Updated 1.10pm, adds ADPD statement
Construction tycoon Charles Polidano has reached a deal with the government to shrink a massive €40 million tax bill.
Polidano, known as Iċ-Ċaqnu, held meetings with senior government officials in recent weeks to hash out the deal that ultimately saw his remaining tax dues whittled down to less than €10 million, which he has agreed to pay in regular instalments.
The agreement includes him setting off a substantial portion of his original tax arrears against property he handed over to the government as well as construction and excavation works his companies had carried out for a number of state entities but were still awaiting payment.
It is understood that, after offering securities as a down payment in the region of €7 million, Polidano is now left with a pending balance of less than a quarter of his original bill.
Sources privy to the negotiations said Polidano had informed the authorities that the initial tax bill would have crippled him financially “beyond repair”.
The deal, struck following meetings at the Finance Ministry, also saw Polidano qualify for a 30% reduction on the initial €40 million amount he was ordered to pay.
In November 2020, Times of Malta reported how Polidano had been ordered to settle a mammoth tax bill or face possible court action.
A number of court documents – judicial acts – had instructed him to report to the Inland Revenue Department and regularise unpaid taxes stretching back to the mid-1990s.
His company, Polidano Group, is one of the leading construction firms in the country, regularly involved in major national infrastructure projects.
Sources said that part of the deal reached to regularise his tax deal had seen Polidano forgo payment of around €4 million on a stretch of land the government agreed to purchase to develop social accommodation.
Questions sent to the Housing Ministry about the matter earlier this week have yet to solicit a response.
One of the richest men in Malta
Polidano, 60, is one of the wealthiest men on the island. However, associates of his say much of his wealth is tied up in immoveable assets, some of which are subject of legal or administrative proceedings.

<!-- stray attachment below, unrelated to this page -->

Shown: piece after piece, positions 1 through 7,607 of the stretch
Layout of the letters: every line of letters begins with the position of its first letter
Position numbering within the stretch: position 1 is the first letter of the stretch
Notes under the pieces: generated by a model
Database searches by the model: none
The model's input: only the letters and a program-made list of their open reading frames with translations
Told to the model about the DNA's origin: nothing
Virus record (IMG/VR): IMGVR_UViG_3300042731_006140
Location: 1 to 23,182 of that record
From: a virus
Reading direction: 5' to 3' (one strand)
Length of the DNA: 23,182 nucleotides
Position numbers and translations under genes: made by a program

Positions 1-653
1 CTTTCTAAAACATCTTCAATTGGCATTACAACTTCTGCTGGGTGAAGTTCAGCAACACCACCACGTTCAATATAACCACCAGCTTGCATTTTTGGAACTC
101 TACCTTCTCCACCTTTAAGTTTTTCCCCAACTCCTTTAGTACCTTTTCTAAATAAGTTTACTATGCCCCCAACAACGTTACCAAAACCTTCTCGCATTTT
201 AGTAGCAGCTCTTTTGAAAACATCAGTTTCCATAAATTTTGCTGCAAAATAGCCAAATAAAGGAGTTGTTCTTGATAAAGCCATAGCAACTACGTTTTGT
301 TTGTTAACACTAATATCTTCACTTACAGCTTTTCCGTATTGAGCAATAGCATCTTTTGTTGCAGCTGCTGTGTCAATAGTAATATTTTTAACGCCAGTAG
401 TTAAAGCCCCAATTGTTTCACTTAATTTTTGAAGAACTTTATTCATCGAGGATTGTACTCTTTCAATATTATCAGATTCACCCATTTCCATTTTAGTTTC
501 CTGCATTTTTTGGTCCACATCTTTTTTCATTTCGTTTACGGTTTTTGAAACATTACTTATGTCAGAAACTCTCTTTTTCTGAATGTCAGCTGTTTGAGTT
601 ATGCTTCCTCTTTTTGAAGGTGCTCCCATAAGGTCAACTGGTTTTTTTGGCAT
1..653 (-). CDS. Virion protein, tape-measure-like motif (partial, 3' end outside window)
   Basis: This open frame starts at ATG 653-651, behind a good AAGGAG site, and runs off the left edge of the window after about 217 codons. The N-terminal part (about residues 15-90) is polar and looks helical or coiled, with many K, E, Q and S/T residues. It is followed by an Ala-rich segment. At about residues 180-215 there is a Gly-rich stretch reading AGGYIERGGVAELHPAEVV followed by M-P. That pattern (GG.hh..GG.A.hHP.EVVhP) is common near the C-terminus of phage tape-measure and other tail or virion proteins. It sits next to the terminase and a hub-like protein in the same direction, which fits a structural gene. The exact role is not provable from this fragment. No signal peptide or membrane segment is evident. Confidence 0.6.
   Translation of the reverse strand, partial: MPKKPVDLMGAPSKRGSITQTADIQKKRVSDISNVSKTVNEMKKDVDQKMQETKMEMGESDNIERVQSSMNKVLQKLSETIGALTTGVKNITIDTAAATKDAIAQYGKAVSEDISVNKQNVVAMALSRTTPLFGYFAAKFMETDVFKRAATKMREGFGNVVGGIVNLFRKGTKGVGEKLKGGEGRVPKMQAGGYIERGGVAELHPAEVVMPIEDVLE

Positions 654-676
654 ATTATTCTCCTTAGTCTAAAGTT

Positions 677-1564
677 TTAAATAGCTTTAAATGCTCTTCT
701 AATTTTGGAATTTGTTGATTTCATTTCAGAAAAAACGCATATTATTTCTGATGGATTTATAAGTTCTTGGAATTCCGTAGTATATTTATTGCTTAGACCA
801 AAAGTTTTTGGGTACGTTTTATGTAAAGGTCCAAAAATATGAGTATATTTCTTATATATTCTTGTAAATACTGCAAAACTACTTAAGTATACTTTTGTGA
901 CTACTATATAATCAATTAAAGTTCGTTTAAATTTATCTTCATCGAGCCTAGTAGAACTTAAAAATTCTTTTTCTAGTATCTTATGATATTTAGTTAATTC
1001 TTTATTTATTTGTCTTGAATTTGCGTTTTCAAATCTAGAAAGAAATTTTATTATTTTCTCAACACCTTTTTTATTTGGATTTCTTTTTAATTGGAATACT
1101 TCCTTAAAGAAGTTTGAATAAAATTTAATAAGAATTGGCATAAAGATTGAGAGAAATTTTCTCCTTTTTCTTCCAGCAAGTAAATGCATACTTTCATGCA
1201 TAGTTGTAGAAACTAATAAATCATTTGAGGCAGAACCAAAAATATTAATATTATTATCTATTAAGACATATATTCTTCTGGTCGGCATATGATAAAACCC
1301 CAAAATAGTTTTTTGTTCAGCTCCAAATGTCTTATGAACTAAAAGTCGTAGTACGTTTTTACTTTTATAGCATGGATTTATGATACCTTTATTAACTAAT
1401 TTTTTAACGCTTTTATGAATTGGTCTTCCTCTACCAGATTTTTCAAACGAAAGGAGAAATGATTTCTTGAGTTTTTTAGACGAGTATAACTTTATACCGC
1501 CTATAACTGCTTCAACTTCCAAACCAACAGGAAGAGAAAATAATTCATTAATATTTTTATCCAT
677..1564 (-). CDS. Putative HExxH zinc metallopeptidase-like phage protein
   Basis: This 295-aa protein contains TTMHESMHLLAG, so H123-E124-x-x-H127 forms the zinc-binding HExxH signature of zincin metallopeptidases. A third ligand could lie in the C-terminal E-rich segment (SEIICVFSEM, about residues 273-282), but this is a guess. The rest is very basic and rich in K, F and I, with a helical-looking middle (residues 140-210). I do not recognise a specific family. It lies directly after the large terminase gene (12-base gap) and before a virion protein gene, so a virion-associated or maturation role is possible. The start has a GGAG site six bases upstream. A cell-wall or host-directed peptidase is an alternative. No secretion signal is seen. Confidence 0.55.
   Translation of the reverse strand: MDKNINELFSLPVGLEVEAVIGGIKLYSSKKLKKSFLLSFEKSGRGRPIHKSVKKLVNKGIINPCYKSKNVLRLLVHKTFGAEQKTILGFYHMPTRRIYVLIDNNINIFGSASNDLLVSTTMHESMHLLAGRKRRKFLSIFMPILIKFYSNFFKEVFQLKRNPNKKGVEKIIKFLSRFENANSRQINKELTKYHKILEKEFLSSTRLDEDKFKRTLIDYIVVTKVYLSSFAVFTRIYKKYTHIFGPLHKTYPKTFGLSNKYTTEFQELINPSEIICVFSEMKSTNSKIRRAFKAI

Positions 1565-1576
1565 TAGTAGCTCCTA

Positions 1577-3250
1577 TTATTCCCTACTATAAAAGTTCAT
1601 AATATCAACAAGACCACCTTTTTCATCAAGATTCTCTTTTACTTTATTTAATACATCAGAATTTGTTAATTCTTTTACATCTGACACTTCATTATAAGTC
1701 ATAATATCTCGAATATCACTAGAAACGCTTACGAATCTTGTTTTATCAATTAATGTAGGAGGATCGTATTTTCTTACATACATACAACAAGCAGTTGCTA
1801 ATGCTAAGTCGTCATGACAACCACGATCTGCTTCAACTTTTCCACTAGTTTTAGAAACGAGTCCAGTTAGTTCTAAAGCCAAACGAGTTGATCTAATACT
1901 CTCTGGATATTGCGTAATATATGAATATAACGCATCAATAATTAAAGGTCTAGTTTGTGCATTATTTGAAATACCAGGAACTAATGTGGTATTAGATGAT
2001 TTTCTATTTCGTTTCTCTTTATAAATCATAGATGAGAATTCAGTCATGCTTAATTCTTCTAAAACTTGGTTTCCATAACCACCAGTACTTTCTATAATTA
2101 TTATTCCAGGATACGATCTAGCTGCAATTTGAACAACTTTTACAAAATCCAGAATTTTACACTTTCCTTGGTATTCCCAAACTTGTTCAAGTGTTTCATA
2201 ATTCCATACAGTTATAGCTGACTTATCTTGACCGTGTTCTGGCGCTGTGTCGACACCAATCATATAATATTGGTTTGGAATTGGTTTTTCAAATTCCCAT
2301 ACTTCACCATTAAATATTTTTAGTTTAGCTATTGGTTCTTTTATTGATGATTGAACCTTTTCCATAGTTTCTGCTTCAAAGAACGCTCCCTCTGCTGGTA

This includes his controversial Montekristo Estates in the outskirts of Siġġiewi, once described by the planning regulator as “one of the largest illegally-built construction sites on the island”.
Infrastructure Malta last year told Times of Malta that Polidano Group was among a number of construction operators that have been struck off the list of companies eligible to maintain and repair roads and carry out other national projects due to heavy tax dues.
It is understood that efforts are underway by Polidano to be taken off the contracts blacklist since the Inland Revenue Department has now issued him with a tax compliance certificate.
Contacted for comment, Polidano’s lawyer, Jean Paul Sammut, said his client had no comment to make.
ADPD seeking NAO investigation into matter
In a statement on Wednesday, ADPD demanded an audit of Polidano’s tax discount.
It said the deal raised serious questions as to how the terms were negotiated and the public had a right to the full details.
Party chairperson Carmel Cacopardo said that any such deal needed to stand up to public scrutiny.
Civil servants, he said, should have limited discretion on such matters and therefore, for the avoidance of doubt that such limited discretion was not abused, “we call on the Auditor General and the National Audit Office to conduct an audit into the negotiation brief”.
The dubious method of payment in kind in lieu of tax, such as the transfer of properties and the “bartering of works” should also be audited, he said, added that the tax owed “is substantial and clarity and transparency is paramount”.
“Any suspicions that tax reductions are a ‘thank you’ for any donations to the party in government must be swiftly dispelled. It is well known and documented that party financing laws are circumvented by big donors purportedly buying services from commercial companies owned by PL and PN, which money is used for propping up their campaigning efforts especially on their television stations. Every euro taken off a tax bill is a euro taken away from a child's education, our healthcare, spending on environmental wellbeing,” he said.
Cacopardo said he will be formally asking the NAO for an investigation into the matter.
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